Tuesday, May 17, 2005

Why is data on laptops not encrypted

So laptops get stolen all the time. Some are stolen from cars, some from apartments/homes etc. With the laptop storage increasing, we tend to store all kinds of stuff on it. If the laptop is gone so is all the data that resides on it. Why isnt the data on a laptop stored in an encrypted state, so that even if the laptop is stolen, the thief, or who ever bought it from the thief, has no way to retrieve the data? Yes, you have to enter you login/password when the laptop boots up but that can be bypassed with some booting up tricks (this is used by specialists who retrieve data from crashed hard-disks).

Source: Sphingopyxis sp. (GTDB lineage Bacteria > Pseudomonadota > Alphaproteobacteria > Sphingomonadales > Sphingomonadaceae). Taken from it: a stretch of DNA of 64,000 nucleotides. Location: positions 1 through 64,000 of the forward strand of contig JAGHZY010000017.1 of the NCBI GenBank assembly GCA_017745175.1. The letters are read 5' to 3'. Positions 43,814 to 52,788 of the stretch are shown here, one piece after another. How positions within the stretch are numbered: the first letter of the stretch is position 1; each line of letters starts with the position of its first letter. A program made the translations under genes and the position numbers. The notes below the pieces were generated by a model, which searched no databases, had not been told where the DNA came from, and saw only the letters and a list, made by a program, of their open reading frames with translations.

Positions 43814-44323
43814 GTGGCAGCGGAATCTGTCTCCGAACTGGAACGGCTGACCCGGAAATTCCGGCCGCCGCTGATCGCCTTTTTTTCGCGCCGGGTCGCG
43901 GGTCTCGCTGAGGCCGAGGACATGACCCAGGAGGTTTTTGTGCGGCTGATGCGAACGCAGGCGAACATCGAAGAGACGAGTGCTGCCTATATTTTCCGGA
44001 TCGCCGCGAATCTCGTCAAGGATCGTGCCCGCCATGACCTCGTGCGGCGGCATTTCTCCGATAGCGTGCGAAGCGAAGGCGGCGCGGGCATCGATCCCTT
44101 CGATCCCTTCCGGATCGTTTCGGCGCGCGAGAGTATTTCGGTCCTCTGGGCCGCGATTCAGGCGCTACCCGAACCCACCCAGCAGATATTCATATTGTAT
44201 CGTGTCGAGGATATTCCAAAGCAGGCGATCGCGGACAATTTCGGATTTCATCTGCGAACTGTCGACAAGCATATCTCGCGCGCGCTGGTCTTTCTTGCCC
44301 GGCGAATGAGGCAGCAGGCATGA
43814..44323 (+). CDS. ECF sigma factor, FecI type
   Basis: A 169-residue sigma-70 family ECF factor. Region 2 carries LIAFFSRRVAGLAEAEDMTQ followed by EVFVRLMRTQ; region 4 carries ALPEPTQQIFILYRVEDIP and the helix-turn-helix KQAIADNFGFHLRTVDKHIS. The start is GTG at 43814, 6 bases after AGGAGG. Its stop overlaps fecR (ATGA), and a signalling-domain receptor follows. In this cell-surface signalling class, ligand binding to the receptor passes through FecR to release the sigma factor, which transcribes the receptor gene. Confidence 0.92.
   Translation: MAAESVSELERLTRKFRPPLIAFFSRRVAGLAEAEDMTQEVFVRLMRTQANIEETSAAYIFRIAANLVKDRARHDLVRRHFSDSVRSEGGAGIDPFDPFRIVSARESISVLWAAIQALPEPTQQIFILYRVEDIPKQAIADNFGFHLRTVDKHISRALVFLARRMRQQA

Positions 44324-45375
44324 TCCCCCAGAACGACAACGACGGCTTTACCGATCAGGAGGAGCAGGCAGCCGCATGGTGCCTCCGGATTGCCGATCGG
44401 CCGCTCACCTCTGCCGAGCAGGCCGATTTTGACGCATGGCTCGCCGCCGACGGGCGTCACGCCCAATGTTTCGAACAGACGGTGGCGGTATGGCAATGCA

Encryption on laptops should be done by the O/S itself. Although the Windows O/S gives you an option to encrypt files and folders, it doesnt let you encrypt the entire hard disk. I am not sure about the other operating systems like Linux/Solaris. Let me know if they provide encryption capabilities across the board for all the data on your hard-drive on a laptop or even on the desktop.

Update: On my flight to San Francisco, I came across an article in the in-flight magazine which said "4425 number of laptops left in the cabs of one taxi in chicago in 6 consecutive months in 2004 - according to a survey of taxi drivers by security firm Pointsec. 21460 handheld computers and 85619 mobile phones get left behind." As we store more and more data on our mobile devices we need a way protect it even more.

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